Atormac
brintellex
Neurology India
menu-bar5 Open access journal indexed with Index Medicus
  Users online: 4140  
 Home | Login 
About Editorial board Articlesmenu-bullet NSI Publicationsmenu-bullet Search Instructions Online Submission Subscribe Videos Etcetera Contact
  Navigate Here 
 »   Next article
 »   Previous article
 »   Table of Contents

 Resource Links
 »   Similar in PUBMED
 »  Search Pubmed for
 »  Search in Google Scholar for
 »Related articles
 »   Citation Manager
 »   Access Statistics
 »   Reader Comments
 »   Email Alert *
 »   Add to My List *
 * Requires registration (Free)
 

 Article Access Statistics
    Viewed377    
    Printed0    
    Emailed0    
    PDF Downloaded19    
    Comments [Add]    

Recommend this journal

 

 BRIEF REPORT
Year : 2020  |  Volume : 68  |  Issue : 5  |  Page : 1196--1200

A Rare Fatal Cause of Acute Areflexic Quadriparesis in the Tropics


1 Department of Neurology, All India Institute of Medical Sciences, Jodhpur, Rajasthan, India
2 Department of Nephrology, All India Institute of Medical Sciences, Jodhpur, Rajasthan, India
3 Department of Internal Medicine, All India Institute of Medical Sciences, Jodhpur, Rajasthan, India
4 Department of Microbiology, All India Institute of Medical Sciences, Jodhpur, Rajasthan, India

Correspondence Address:
Dr. Samhita Panda
Department of Neurology, All India Institute of Medical Sciences, Jodhpur, Rajasthan
India
Login to access the Email id

Source of Support: None, Conflict of Interest: None


DOI: 10.4103/0028-3886.299153

Rights and Permissions

Background: Crimean–Congo hemorrhagic fever is a sporadic zoonotic viral illness recently becoming endemic in regions in the western parts of India. It usually presents as a viral hemorrhagic fever with severe liver and kidney failure. Case Report: An 18-year-old male from the western part of Rajasthan presented with rapidly progressing areflexic weakness of limbs a week after brief fever. He deteriorated rapidly with drowsiness, fulminant liver failure, and acute kidney injury with high creatine kinase. He also developed thrombocytopenia and hemorrhage from various sites. Workup for viral hemorrhagic fever revealed IgM positivity for Crimean–Congo hemorrhagic fever. The patient kept worsening and died of multiorgan failure and diffuse alveolar bleeding after 14 days. Conclusions: This report highlights the need to expand the differential diagnoses in the commonly encountered presentation of acute quadriparesis to include the possibility of tick-borne diseases like Crimean–Congo hemorrhagic fever in the setting of bleeding diathesis and acute hepatorenal syndrome.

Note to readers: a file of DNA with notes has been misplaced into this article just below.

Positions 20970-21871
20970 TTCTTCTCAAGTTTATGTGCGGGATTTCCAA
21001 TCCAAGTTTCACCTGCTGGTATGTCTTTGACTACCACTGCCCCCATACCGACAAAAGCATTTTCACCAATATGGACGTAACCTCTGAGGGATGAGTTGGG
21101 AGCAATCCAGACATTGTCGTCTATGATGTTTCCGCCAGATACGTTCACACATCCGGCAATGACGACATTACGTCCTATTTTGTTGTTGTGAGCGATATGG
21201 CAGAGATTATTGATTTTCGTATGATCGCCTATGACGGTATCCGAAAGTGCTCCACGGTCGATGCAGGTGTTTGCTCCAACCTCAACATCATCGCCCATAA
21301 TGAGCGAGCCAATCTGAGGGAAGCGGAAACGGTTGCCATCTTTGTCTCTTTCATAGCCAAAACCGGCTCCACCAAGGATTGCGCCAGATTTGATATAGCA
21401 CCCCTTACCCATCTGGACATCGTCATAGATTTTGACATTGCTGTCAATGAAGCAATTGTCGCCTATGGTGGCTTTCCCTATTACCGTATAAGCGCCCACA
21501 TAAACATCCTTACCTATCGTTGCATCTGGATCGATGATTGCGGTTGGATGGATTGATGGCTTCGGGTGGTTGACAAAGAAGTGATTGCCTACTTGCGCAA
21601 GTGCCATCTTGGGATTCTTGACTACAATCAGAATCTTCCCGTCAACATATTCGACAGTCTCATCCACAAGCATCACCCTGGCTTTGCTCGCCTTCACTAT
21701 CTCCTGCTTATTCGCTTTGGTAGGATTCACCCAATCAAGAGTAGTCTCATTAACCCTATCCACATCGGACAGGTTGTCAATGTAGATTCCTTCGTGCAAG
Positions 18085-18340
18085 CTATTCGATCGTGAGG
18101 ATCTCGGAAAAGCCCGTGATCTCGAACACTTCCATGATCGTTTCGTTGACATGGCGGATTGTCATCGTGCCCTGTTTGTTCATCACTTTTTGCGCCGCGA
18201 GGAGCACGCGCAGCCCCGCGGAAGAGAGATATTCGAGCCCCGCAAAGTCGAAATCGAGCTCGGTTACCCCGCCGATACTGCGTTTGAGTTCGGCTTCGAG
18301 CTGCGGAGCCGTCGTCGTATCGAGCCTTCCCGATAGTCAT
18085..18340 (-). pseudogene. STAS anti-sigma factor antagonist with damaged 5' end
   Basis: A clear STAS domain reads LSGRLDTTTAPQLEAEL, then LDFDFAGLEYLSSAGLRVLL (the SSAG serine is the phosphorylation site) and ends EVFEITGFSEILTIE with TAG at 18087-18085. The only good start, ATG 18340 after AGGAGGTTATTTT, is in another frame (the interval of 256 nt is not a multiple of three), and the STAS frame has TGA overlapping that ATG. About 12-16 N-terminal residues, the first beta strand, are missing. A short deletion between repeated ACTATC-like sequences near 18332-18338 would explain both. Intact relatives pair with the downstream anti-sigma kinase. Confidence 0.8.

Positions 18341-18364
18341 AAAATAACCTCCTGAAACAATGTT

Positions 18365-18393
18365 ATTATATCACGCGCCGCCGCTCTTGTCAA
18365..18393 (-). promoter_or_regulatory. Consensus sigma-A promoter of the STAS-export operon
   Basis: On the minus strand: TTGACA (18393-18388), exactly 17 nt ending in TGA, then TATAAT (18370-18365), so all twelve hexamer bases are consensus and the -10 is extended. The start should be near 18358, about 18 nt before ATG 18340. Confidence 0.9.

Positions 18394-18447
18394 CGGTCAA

[FULL TEXT] [PDF]*


        
Print this article     Email this article

Online since 20th March '04
Published by Wolters Kluwer - Medknow